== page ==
The physiologic controls team explores novel technology to interact with the nervous system, with a goal to restore function in people with neurological and neurodegenerative disorders. Our translational engineering efforts include the creation of novel research tools for neuroscience discovery, and the application of the resulting discoveries towards developing better disease treatments.
When treating neurological disorders, doctors have generally relied on drug discoveries. Yet the significant personal and societal costs incurred by such disorders, and current state of the pharma pipeline, motivate alternative approaches to treatment.
Bioelectronics work directly with the body's own nervous system to monitor brain signals and, as needed, modulate the electrical activity within nerves to alleviate symptoms of diseases. Examples of bioelectronic therapies for the nervous system include brain modulation for Parkinson’s and epilepsy, spinal cord stimulation for chronic pain, and sacral nerve stimulation for incontinence. Despite clinical success in treating symptoms of diseases like Parkinson's, existing bioelectronic systems have several limitations that arguably limit their adoption. For example, currently a skilled clinician is required to configure the implant, and the system's output is relatively inflexible to the rapidly changing and reactive activity of the nervous system.
The microelectronic basis and digital programmability of bioelectronic systems means that there is huge potential for flexibility in both research and future medical device design. Emerging technology offers the possibility of building restorative neural systems, which are adaptable and programmable for various diseases, as well as specifically for individuals. The codes used to programme the systems can be modified as scientific understanding of the brain evolves, and also be used to rapidly respond to physiological fluctuations within the body. But to fully realize this potential, we first need a better understanding of how the brain functions and responds to bioelectronic interventions.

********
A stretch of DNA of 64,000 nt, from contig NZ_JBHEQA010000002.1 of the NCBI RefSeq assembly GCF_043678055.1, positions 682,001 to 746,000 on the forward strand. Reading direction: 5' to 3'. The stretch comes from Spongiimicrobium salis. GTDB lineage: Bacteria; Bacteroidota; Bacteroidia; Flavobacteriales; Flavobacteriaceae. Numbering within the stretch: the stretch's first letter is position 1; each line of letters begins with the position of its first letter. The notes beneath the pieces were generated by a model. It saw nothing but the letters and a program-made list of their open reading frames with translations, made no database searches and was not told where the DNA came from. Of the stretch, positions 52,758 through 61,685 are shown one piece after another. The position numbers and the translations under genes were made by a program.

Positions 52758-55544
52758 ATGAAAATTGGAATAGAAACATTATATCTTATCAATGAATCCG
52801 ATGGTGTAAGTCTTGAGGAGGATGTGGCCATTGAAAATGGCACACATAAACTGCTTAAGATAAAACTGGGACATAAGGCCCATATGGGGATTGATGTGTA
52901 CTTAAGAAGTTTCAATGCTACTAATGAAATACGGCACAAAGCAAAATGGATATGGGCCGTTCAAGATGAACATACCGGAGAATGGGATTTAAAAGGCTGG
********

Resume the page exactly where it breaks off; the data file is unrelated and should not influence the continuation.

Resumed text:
To this end, our research explores new integrated bioelectronic hardware and software platforms for investigating foundational clinical neuroscience and improved treatments for neurological disorders. We partner with industry and clinical collaborators on both tool development and proof-of-concept testing (see highlighted publications). A common focus in on translating areas of neurotechnology that provide a high return on investment for the healthcare system (improvement in patient outcomes/cost for deployment). These prototypes often leverage established clinical pathways and commercial systems with a targeted technical upgrade enabling novel functionality. Examples include adding new stimulation pattern capability to an existing tonic stimulator to enable rehabilitation research, and adding sensing and algorithm circuitry to a deep brain stimulator to prototype bi-directional brain-machine-interfaces for treating brain disorders. The diversity of these applications reflects both the breadth of neurological disorders, and the potential of bioelectronic systems to address them.
DYNEUMO -- Implantable Bioelectronic Systems: Our team is co-developing with industry partners "instrumented medical devices" that enable clinical neuroscience discovery and prototyping of adaptive algorithms across timescales from milliseconds (e.g. respond to field-potentials) to hours and days (e.g. modulate circadian and ultradian rhythms). We are currently supporting pilot trials in multiple system atrophy, epilepsy, and chronic pain.
MAGNETO -- "Digital" Transcranial Magnetic Stimulation: Our team is co-developing with industry partners and colleagues in Engineering Science a new method for delivering non-invasive brain stimulation. Our technique will enable greater flexibility in patterns and pulse shapes compared to predicate designs.
MORPHEUS -- Sleep: Our international collaboration (Oxford, Surrey, Mayo Clinic, UCSF), funded by DARPA, is exploring the application of targeted brain stimulation for modulating sleep rhythms.
OPENMIND -- Platform Science: The OpenMind consortium (UCSF, Mayo Clinic, Brown University, and Oxford) is developing and managing neuroscience toolkits for instrumented medical devices.
- Bioelectronic systems design including micropower mixed-signal electronics, tissue-electrode interfaces, and algorithms
- Power electronics for megawatt pulse generation for transcranial brain stimulation
- Machine learning methods for assessment of large datasets enabled with our scientific instruments
- Mathematical models for assisting in algorithm design
- Quality management systems (e.g. 13485) and design controls for meeting regulatory requirements